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How religious is the public sphere? A critical stance on the debate about public religion and post-secularity

Jens Köhrsen
Acta Sociologica
Vol. 55, No. 3 (September 2012), pp. 273-288
Published by: Sage Publications, Ltd.
Stable URL: http://www.jstor.org/stable/23250523
Page Count: 16
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Abstract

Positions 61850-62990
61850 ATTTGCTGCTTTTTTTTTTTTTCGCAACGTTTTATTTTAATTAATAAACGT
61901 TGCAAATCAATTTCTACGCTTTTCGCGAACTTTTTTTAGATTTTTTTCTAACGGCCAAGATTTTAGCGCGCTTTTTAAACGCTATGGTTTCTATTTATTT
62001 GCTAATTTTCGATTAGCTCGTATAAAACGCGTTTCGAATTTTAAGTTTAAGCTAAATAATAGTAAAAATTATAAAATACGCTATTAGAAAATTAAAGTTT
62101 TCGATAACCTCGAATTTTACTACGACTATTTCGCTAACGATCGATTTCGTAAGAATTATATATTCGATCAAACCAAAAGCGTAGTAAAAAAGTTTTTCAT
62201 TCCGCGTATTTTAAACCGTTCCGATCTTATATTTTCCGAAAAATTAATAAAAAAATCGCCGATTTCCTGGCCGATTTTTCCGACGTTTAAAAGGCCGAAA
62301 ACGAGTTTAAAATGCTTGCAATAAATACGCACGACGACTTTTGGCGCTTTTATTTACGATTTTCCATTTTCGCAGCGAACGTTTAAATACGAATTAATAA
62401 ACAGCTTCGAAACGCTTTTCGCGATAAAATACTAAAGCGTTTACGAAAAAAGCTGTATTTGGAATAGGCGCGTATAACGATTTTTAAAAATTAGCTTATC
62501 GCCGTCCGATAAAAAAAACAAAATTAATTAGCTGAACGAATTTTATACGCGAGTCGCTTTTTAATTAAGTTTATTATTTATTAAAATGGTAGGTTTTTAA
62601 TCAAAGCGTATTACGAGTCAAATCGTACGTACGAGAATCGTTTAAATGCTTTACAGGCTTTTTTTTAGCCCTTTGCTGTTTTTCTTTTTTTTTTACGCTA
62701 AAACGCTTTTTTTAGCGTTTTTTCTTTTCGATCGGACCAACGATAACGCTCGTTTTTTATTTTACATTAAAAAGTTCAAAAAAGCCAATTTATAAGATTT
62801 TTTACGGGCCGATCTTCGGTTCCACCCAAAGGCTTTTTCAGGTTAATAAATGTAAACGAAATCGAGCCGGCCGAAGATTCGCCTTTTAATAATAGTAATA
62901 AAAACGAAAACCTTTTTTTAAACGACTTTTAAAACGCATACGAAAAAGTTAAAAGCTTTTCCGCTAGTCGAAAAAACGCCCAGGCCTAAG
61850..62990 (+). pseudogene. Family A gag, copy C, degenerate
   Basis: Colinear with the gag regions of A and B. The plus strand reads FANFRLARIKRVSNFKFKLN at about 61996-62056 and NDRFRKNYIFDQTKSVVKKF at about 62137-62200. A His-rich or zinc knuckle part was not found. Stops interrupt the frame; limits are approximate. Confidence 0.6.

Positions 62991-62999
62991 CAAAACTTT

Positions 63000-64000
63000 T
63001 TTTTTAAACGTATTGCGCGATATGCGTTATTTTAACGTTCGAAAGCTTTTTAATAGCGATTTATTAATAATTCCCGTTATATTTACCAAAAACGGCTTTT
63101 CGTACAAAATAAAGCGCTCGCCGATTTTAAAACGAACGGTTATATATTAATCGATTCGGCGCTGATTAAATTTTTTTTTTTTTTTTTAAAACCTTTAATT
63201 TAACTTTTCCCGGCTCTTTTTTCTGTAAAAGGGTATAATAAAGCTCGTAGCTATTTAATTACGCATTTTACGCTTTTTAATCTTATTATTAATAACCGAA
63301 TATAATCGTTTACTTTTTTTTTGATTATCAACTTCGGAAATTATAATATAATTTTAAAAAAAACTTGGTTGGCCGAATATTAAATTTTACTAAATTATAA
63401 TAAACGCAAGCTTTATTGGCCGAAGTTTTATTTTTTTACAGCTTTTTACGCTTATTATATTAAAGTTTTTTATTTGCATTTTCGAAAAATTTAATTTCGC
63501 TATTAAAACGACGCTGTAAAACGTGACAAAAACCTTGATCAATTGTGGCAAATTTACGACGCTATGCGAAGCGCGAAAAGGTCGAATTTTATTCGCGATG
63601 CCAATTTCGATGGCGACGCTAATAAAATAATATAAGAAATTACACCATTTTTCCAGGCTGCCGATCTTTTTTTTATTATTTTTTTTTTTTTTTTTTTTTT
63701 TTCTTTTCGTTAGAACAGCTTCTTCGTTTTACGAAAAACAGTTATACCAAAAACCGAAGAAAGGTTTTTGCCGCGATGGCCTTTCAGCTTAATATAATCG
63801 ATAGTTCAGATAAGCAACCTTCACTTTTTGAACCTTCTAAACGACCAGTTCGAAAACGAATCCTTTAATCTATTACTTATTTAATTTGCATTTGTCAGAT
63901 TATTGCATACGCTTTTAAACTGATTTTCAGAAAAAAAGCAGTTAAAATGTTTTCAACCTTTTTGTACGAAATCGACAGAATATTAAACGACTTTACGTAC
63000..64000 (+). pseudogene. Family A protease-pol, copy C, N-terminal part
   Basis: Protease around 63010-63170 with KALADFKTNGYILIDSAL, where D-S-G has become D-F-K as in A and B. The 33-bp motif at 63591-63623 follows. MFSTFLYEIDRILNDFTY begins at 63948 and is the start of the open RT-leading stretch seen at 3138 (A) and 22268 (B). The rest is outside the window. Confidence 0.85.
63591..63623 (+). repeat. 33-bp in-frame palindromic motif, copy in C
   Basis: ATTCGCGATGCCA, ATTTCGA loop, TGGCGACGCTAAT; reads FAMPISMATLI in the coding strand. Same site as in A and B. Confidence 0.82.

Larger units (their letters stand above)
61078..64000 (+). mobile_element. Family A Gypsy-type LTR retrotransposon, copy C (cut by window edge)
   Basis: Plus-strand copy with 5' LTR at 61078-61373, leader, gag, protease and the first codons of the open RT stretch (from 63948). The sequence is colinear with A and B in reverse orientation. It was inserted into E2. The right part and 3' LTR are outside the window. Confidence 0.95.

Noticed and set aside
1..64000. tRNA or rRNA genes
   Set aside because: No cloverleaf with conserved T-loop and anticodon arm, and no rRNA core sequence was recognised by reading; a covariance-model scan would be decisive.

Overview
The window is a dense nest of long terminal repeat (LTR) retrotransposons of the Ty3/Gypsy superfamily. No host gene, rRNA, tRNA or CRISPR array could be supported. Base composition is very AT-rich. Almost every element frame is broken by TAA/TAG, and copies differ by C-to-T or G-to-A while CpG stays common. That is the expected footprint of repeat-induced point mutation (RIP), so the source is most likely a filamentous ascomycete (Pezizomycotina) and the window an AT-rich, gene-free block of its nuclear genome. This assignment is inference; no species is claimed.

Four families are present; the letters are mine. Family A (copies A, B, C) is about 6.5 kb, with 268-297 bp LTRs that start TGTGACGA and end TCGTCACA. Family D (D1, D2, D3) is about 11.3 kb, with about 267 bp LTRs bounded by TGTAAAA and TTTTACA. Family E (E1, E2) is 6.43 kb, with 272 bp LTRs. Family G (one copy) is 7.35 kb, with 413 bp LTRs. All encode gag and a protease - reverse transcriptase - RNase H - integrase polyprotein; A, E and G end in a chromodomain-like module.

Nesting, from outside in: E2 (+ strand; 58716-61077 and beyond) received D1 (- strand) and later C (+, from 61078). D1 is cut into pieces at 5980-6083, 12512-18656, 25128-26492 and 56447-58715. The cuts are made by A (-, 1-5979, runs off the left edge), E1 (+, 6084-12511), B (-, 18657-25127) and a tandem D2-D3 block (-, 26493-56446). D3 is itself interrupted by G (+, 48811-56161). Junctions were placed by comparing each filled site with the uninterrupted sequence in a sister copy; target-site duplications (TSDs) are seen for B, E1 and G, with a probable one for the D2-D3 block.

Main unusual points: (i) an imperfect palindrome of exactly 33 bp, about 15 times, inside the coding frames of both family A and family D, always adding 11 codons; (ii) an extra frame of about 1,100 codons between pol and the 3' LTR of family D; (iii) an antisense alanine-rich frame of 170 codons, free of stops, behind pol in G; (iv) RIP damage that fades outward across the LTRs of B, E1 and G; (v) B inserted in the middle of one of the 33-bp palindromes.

Today, there are new approaches in academic debates about religion which enjoy high popularity and engage concepts such as post-secularity, public religion and desecularization. These approaches suppose that religion has an increasing presence in and impact on the public sphere of modern societies, including Western Europe. This article questions these assumptions by arguing that the public presence and impact of religion is widely overstated. An excessively vast definition of religion allows these approaches to identify religion in a wide variety of phenomena in the public sphere. Applying, instead, a more precise definition of religion, it appears that religious actors participate mainly in a non-religious way in the public sphere. Therefore, this article argues that religious actors adapt their public communication to the requirements of a secularized public sphere in which religion assumes a public role only in very exceptional occasions and specific contexts. Finally, the author supposes that the current debates about public religion create a myth of past secularity. This myth wrongly suggests that there was a secular past in which religious actors were banned from the public sphere of modern societies.

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